Clearly, you don't know us! I was having a conversation with my relatively new neighbor today and she asked me if either of our boys had ever “experimented” with drugs or alcohol. Clearly, this …Read More
People always ask me why I decided to become a Therapist.
But instead of asking “why did you become a therapist?” they usually say something resembling “why on earth would you resign from a successful, well-paying career in Financial Services, just to help other people solve their problems?” It’s a good question, and one that I love to answer.
Ten years ago my life looked dramatically different. On paper everything looked good. I was living in New York City, I had a great apartment, and I worked for a Financial Services organization that was highly respected in the industry. The only problem in this scenario was that on the inside I was very unhappy. I wasn’t proud of myself, my accomplishments felt inauthentic. I lacked passion. My outlook on the future was dreary because in my mind it was pre-determined. It felt like I was living life on auto-pilot. A lot of energy was put towards ignoring my inner-feelings and even pretending they didn’t exist. It was an exhausting way to live. So how did I end up on auto-pilot? I came to realize that I had been living this way for the majority of my life. It began when I was a teenager / young-adult where I found it so much easier to get on a proven ‘path-to-success’ rather than create my own. I never asked myself the tough questions: Who am I? What / who do I want to be when I grow up? I just did what everyone else did. And because I am a guy I never talked about any of this stuff. With my controls set to auto-pilot I continued down the only path I thought was available, and seamlessly went through the appropriate stages on this path: High School —College—Career in NYC. To be clear, there is nothing fundamentally wrong with this path. I have friends, family, former colleagues who have found happiness & success on this path. Their journey was fueled by love and passion. Mine was not. I eventually realized (with some professional help) my journey was about trying to live life according to other people’s dreams and expectations. It was starting to make sense why I ended up in a place of such unhappiness.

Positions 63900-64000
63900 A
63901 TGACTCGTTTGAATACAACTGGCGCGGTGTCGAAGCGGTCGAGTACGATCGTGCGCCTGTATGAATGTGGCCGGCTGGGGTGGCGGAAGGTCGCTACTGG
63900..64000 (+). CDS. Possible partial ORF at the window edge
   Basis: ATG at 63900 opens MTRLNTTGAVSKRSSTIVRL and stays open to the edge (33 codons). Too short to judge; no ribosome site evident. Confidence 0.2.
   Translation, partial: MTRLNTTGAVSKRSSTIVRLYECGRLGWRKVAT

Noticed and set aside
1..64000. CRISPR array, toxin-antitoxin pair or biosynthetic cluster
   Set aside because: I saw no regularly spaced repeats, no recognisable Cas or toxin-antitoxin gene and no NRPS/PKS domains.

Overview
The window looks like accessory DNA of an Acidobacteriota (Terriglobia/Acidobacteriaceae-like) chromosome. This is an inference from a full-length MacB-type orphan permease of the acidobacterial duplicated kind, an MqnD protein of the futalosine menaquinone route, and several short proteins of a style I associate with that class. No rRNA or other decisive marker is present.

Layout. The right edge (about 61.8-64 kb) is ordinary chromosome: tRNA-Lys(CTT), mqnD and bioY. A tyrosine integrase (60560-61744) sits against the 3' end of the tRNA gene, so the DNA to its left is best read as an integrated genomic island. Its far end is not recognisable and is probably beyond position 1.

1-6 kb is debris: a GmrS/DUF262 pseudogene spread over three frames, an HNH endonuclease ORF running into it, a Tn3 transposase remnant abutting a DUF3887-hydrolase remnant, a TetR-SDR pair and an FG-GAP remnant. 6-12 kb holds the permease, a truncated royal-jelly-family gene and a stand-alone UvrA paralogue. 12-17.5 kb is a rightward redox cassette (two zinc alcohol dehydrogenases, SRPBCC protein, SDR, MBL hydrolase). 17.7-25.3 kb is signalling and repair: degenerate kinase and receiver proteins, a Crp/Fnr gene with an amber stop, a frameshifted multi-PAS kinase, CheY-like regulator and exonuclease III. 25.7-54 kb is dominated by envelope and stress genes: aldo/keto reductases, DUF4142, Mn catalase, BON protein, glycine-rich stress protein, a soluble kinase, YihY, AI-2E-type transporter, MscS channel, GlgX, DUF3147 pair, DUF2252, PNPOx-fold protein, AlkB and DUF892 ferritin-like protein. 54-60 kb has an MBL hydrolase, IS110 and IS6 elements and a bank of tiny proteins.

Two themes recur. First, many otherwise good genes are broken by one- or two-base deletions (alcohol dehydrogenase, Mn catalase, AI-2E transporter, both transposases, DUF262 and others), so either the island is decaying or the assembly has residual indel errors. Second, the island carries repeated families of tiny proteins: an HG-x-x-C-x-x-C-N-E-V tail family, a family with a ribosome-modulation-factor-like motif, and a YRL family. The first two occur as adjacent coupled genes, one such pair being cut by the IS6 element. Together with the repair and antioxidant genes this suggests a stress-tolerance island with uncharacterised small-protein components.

Everything changed for me in the aftermath of the 2008 financial crisis. Going through this affected me on many levels, but it also helped me acquire some valuable insight: 1) I needed to re-evaluate what was important to me in life. 2) Even though something looks good on the outside, if the foundation or core is not healthy, long-term success is not sustainable. 3) Change needs to happen NOW! My foundation needed a lot of work. It was going to have to be re-built on something I was passionate about, something organic from within.
It was hard asking for help, but I was desperate, and desperate times call for desperate measures. I mustered up some courage and talked to my best friend about what was really going on with me. I was shocked when he told me that he knew something was up, and also when he said “I actually felt the same way.” He gave me the name of his therapist and told me to call her. Thus, began my journey into professional counseling. My Therapist was amazing, but what I really responded to was the ‘process’ of therapy and the environment that it took place in. I felt comfortable taking risks and challenging underlying assumptions about life that got me into auto-pilot mode. It was here that I got comfortable with the authentic version of myself and developed the courage to create my own path in life – one in which I was in control.
“Follow your passion. It will lead to your purpose.”
I have been working as a Professional Counselor since 2015. I have had success helping individuals and families overcome challenges related to mental health and substance use. Drawing on my own experience I have also been effective helping people struggling to find direction and purpose in life. But regardless of the reason someone comes to my office, I am honored to be part of their journey.
People are always asking why I chose to become a therapist. I love to answer the question, and it is because I love what I do!
My wife Jenny and I recently moved to Greenville with our son Jackson and 20lb Shih Tzu ‘Bear.’ We are thrilled to be starting this chapter of our lives in such a beautiful place.
- Licensed Professional Counselor (LPC)
- Certified Addiction Counselor (CAC)
- M.A. Clinical & Mental Health Counseling – Fairfield University, Fairfield CT.